While the compressor preset that came pre-loaded in the audio track will work well on voice, it may still need adjusting, as presets have no way of knowing what your recording level will be. The more gain-reduction LEDs you see, the more your voice is being compressed. In most cases you'll just need to adjust the Compression control so that three or four LEDs light up on the louder sections, but you should ultimately let your ears decide.

If you have stings to add during the programme, you can either drop them into the music track and then use automation to balance their levels, or put them on a track of their own. Then, at the end, as the chat comes to a close you can fade the music back in and then either let it end naturally or fade it out. You don't have to re-import the audio if using the same tune for the outro, as you can simply use Alt–drag to copy the music to a new location.

Finishing Up

To balance your voice against the music background, use the horizontal faders in the track header region. Note, though, that if automation is switched on, the faders will jump to the levels set by the automation line. Once you've got your balance right, go to the Track menu and select Show Master Track. A new track with a mixer icon will appear below the tracks you have already recorded. Select the new track, use the Smart Controls button at the top of the window to open up the plug‑in window at the bottom of the screen, and you'll find you have three tabs at the top of that window offering Effects, Output and EQ. I'd recommend you just use the Output one, which brings up some simple controls for adding compression and EQ to your finished mix. The various sections have their own switches with blue LEDs that show when that section is active. A little more compression might help at this stage but the main thing is to ensure that the meter in the Master Track shows a peak level close to, but not hitting, the top of the meter. If you've played very safe with your levels, you can turn on the Limiter and use its control to increase the overall level. This will also prevent audible clipping if you push the levels a bit too far.

When you are happy with the overall sound and level, go to the Share menu from the top of the screen and from the various options, select Export Song To Disk, which will open a window giving you the option to save the file as AAC, MP3, AIFF or WAV with the choice of 16- or 24-bit options for the WAV format. For uploading to the internet, the MP3 option is probably the most common. The Export menu also includes the option to export directly to SoundCloud or iTunes. You can also select a folder to which you'll save your podcast project, or you can simply export it to a file on your desktop. Click Export and your project will be mixed to a new file running from the first region in the project to the last. If you prefer to set your own mixed file length, you can either select the first and last regions that you want to include or click and then drag (a yellow band appears) in the Cycle Area at the top of the 'ruler' below the transport bar at the top of the screen. This will determine the length of your mixed recording.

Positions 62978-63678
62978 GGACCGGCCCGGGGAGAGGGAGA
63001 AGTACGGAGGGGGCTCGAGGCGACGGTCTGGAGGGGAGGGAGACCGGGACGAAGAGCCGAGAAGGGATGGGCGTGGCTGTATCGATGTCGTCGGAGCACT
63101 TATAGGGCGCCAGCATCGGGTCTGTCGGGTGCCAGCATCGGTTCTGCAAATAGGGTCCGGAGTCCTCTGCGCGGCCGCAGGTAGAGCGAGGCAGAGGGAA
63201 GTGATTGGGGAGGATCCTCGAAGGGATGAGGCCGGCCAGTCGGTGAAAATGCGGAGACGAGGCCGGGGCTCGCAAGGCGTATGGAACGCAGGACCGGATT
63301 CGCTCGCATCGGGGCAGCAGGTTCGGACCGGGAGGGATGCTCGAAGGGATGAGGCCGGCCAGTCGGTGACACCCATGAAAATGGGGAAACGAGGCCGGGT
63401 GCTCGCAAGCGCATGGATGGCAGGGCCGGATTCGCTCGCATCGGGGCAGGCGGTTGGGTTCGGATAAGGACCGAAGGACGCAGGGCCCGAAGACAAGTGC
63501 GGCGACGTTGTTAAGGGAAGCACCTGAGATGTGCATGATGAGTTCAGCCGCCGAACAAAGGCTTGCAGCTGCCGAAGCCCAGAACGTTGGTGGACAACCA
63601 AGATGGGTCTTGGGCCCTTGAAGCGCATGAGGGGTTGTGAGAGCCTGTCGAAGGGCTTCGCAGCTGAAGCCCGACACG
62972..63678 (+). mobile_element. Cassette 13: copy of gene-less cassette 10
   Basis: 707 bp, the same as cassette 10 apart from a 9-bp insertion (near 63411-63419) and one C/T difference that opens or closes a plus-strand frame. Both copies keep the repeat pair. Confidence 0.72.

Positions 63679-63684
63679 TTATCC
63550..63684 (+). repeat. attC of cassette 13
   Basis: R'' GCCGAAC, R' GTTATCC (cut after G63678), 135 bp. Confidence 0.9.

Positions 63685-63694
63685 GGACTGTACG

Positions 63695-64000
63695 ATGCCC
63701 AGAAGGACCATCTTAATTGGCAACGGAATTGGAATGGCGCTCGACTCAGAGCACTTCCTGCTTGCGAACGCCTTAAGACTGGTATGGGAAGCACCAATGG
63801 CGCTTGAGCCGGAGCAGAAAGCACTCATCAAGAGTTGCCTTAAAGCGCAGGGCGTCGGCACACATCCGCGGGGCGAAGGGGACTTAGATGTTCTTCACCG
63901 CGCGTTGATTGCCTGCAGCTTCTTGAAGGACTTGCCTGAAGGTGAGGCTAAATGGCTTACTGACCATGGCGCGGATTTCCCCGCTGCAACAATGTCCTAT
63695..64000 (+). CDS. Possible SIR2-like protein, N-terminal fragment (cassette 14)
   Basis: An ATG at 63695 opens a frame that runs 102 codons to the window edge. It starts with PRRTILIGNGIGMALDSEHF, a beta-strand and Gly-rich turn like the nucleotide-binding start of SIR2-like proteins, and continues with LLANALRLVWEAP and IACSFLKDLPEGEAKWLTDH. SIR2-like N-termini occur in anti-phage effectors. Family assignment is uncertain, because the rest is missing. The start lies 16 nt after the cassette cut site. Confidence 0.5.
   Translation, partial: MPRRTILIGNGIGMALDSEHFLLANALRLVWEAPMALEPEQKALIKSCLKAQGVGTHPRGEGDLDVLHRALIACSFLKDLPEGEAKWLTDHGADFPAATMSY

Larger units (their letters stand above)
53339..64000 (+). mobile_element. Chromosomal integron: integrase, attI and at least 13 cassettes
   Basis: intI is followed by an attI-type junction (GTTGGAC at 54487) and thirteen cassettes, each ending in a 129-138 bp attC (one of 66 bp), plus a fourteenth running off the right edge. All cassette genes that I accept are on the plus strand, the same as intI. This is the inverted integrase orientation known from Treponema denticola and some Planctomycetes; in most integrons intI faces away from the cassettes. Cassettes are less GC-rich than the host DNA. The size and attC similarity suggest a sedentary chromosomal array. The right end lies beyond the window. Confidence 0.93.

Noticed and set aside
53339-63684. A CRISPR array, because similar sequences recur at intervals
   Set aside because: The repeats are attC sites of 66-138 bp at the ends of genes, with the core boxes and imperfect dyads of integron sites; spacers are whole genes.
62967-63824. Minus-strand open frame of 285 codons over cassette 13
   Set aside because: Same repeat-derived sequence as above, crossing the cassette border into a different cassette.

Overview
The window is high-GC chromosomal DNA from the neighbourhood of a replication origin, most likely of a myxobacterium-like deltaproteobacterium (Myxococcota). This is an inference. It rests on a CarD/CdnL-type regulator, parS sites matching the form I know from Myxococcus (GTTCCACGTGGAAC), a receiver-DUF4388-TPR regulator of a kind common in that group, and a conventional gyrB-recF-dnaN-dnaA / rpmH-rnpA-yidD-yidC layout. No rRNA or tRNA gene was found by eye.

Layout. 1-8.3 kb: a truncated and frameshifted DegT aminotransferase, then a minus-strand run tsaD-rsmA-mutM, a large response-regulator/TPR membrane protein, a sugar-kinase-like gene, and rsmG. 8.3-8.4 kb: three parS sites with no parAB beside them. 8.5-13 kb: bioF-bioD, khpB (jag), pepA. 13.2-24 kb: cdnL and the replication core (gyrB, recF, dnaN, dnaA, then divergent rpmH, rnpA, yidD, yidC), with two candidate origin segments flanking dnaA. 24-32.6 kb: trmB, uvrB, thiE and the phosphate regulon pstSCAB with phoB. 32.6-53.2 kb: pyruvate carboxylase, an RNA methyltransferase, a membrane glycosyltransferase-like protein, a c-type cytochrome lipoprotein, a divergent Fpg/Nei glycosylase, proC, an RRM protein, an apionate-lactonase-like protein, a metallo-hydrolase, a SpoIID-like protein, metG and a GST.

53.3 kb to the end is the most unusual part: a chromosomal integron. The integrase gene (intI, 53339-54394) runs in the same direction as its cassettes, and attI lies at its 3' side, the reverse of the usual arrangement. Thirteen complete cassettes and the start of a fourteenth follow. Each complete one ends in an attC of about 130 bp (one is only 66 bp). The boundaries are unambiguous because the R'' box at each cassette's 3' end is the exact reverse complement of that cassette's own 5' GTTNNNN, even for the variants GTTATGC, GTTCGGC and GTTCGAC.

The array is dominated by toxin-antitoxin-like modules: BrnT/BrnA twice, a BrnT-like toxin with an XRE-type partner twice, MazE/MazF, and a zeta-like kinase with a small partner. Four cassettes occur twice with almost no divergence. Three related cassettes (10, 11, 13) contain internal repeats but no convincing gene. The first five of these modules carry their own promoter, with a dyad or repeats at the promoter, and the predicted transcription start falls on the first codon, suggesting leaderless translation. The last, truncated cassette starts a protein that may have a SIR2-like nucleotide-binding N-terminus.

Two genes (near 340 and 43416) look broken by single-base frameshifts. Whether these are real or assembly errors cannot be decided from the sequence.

And there you are — a finished podcast ready to share with the world!

One completed podcast, with music and speech, plus a little master processing, ready for export.One completed podcast, with music and speech, plus a little master processing, ready for export.

Zooming Around

If you want to see your waveforms in more detail, you can zoom in or out horizontally using the small slider at the top right of the tracks area, or you can use the Command+left–arrow or Command+right–arrow shortcuts on your keyboard. There's no vertical zoom unless you create more tracks than can fit on the screen, then one obligingly appears.

Catching Up

The icon immediately to the right of the Automation button is called the Catch button. Turning this on will force the GarageBand window to follow the playhead — so if you're zoomed into part of a track and the position cursor moves off the screen, this button will help you find your way again.

GarageBand's Catch button.The Catch button.

Pushing The Right Buttons

Top-left buttons.Top-left buttons.

That little row of four icon buttons at the top left of the screen is very useful for navigating some of the key aspects of GarageBand. The Library icon on the left (that looks like a filing cabinet drawer) opens a browser where you can pick channel presets that will populate the plug‑in slots accordingly. If you were to create an Instrument Track, this Library panel would show you which instruments are available, while a Drummer Track (believe it or not, GarageBand includes an intelligent software drummer!) brings up drum sounds and styles.

The next ? button along is the Help button, which brings up yellow tool-tip notes whenever you hover the mouse over a control or relevant area — very useful for getting up to speed quickly. Just remember to click it off again once you're done otherwise the flashing yellow message flags will drive you mad as you move the cursor around the screen.

The icon that looks like a dial is the Smart Controls button, which brings up the plug‑in window and the inspector panels, where you can access a channel's recording settings.

Finally, the Scissors icon on the right brings up the waveform display for an Audio Track or note display for an Instrument Track. You're probably not going to need most of these for podcasting as their functions are mostly music-related, but if you get into composing music you'll find a wealth of seriously cool stuff in GarageBand to help you.